Of course, this doesn't stop Wall Street from abetting the quest after each bear market by promoting strategies known variously as "dynamic asset allocation," "bear-market funds," and "go-anywhere" mandates. But as it turns out, the pro's don't have much more luck with their timing calls than other investors.

For example, a recent Morningstar study found that most so-called tactical strategies haven't been able to beat a simple 60/40 mix of U.S. stocks and bonds in the Vanguard Balanced Index Fund:

  • Over two-thirds of such strategies that were at least a year old as of July 31 underperformed the Vanguard fund by over 2.5% since their inception.
  • Over two-thirds of the funds with at least a three-year track record failed to offer any sort of insurance during market declines, suffering drawdowns that were similar to or worse than the Vanguard fund.3

The results for tactical strategies would have been even worse if Morningstar had included all the tactical funds that had been closed - nearly 30 funds since 2006 - or the funds with poor records that were thus merged into other funds, wiping out those poor results forever.

Prudent portfolio management does require that allocation adjustments be made along the way, especially in response to investor circumstances. But investors seeking to capture long-term returns on financial assets such as stocks would do well to remember a simple rule: equities offer a potential premium over safer assets not in spite of economic, geopolitical and other risks; they offer higher expected returns because of them.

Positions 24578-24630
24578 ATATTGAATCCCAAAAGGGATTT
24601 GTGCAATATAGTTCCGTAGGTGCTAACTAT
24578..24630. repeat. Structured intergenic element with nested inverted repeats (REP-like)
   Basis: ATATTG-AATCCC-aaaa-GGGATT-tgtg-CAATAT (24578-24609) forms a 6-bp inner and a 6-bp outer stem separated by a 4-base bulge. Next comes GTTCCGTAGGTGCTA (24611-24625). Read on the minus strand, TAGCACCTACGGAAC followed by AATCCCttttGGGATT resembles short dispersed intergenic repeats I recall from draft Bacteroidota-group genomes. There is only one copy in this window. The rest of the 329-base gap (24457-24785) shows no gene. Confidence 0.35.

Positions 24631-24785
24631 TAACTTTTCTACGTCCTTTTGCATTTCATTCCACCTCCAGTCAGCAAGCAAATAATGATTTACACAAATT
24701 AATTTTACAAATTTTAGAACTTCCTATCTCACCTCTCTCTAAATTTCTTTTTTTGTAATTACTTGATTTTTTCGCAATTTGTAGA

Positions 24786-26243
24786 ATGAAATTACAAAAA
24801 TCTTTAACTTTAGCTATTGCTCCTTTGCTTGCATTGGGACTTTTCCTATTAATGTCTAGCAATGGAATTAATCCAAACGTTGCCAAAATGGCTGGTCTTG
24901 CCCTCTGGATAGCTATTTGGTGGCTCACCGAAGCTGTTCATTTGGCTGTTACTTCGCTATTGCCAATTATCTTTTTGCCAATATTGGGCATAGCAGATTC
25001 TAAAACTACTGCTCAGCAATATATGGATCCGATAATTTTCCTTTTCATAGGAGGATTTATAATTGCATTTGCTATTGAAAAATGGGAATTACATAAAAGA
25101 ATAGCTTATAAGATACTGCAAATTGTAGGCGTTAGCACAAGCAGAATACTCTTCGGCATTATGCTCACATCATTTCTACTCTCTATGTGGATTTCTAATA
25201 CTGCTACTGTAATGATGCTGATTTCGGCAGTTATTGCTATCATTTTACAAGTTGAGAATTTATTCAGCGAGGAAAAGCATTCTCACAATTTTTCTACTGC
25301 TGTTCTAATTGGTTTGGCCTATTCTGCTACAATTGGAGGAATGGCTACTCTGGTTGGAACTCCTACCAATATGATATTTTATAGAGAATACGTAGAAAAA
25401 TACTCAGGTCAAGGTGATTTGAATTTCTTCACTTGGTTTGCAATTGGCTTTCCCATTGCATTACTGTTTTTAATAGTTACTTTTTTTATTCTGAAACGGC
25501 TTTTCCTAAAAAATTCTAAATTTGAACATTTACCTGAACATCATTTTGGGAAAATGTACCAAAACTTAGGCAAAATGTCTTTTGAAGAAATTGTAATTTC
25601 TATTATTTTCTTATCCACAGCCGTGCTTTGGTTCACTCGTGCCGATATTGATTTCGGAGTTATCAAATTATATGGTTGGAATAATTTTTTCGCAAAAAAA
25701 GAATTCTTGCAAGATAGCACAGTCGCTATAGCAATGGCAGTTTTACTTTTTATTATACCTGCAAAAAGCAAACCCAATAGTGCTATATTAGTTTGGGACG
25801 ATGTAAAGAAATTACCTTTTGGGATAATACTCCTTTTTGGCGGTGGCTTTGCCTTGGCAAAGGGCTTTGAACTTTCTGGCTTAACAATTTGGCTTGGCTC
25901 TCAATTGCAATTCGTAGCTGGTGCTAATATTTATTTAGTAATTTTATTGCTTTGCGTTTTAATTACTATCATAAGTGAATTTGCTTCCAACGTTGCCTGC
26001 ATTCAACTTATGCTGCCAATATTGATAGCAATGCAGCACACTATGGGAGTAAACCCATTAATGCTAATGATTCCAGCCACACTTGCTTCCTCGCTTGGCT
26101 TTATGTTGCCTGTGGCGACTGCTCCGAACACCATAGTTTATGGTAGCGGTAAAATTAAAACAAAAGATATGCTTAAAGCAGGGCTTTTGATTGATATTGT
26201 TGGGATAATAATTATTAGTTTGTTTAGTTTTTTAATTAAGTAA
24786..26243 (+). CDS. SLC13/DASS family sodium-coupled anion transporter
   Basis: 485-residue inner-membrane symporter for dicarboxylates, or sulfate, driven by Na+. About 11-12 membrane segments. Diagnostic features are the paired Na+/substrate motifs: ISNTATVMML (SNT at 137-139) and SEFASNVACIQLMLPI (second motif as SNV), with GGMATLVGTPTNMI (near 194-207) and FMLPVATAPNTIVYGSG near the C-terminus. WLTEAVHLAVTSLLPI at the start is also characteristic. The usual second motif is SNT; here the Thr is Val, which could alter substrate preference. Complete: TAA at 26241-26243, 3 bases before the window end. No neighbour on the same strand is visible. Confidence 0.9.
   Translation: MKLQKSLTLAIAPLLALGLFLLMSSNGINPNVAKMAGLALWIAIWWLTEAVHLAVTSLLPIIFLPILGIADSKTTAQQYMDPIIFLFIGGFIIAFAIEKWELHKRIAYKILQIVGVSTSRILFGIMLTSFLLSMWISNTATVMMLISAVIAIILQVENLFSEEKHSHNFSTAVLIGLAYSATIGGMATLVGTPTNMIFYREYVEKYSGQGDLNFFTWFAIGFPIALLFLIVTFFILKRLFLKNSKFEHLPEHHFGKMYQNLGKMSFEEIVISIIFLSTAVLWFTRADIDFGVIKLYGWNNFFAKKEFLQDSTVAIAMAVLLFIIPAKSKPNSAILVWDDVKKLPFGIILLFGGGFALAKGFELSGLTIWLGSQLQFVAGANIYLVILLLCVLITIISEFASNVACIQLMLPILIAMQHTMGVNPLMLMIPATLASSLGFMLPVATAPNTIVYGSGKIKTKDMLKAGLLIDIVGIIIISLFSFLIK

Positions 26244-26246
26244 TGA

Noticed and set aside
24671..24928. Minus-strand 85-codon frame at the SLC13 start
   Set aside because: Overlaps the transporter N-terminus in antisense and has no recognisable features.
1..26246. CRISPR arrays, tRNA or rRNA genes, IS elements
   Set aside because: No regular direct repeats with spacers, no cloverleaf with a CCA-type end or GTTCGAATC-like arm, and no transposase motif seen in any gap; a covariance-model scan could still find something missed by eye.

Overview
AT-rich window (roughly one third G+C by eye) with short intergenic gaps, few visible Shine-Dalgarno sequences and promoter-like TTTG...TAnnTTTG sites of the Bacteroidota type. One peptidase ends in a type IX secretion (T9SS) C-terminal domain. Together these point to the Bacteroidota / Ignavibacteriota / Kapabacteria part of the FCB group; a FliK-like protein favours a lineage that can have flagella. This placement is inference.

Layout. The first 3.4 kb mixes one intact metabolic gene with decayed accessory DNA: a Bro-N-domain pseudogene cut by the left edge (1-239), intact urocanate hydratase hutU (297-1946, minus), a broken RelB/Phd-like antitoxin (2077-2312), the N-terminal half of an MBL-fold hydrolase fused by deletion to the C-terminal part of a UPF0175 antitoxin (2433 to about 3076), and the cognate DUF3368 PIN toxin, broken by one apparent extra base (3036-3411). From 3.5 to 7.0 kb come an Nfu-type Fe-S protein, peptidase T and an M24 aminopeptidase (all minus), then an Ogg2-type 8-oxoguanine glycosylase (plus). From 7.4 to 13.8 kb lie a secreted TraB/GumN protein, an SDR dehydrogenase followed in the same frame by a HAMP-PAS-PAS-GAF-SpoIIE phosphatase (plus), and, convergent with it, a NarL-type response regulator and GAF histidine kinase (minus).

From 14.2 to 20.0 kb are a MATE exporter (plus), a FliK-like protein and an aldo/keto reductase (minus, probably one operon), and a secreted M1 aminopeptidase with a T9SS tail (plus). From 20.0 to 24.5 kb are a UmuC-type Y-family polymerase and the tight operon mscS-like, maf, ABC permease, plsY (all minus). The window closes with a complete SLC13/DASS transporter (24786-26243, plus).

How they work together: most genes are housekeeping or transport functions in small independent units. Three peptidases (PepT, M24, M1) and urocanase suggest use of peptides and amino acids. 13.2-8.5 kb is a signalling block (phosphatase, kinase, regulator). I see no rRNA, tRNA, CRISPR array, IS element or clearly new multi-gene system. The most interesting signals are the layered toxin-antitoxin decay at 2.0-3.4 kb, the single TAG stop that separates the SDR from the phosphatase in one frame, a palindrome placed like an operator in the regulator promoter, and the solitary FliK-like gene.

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BFA Media Quotes

Reuters, October 6, 2010
Milo was quoted in Aaron Pressman's article "Analysis-Quant Firm AQR Looking for Retail Investors," which discusses the launch of a new "risk parity" mutual fund that seeks to improve upon the traditional balanced stock/bond portfolio. The fund, however, leverages its fixed-income positions in order to justify a lower equity weighting, and Milo noted, "I find it mind-boggling that mutual fund providers are already selling leverage again so soon after the credit crisis." Read the article.

Buinessweek, August 30, 2010
Milo was quoted in Ben Steverman's article "Investors Embrace Bear Market Funds," which discusses a variety of investment strategies that aim to let investors participate in market upside while protecting against losses. Milo noted that

[A]lternative investments can make sense in "small doses." But he is staying away from bear market funds.

If you want to reduce your exposure to the stock market, the best way is simply to sell stocks and buy cash or bonds, he says. And, unlike other investments, bear market funds pay no interest or dividends—in fact, investors must pay the dividends of the stocks they're shorting.

"Bear market funds seem to promise something magic. They seem to promise protection during a down market, a way of making money without taking risk," Benningfield says. "They're making a false promise that they can't deliver on."
Read the article.

Thank you for reading. Please look for our next newsletter in November.

Best regards,

Milo Benningfield

1 MSCI Indices, all returns in local currency; Dow Jones U.S. Select REIT Index; Dow Jones International.

2 Graph designed by Dimensional Fund Advisors.

3 "Tactical Strategies Miss Their Mark," Morningstar Advisor, Oct/Nov 2010.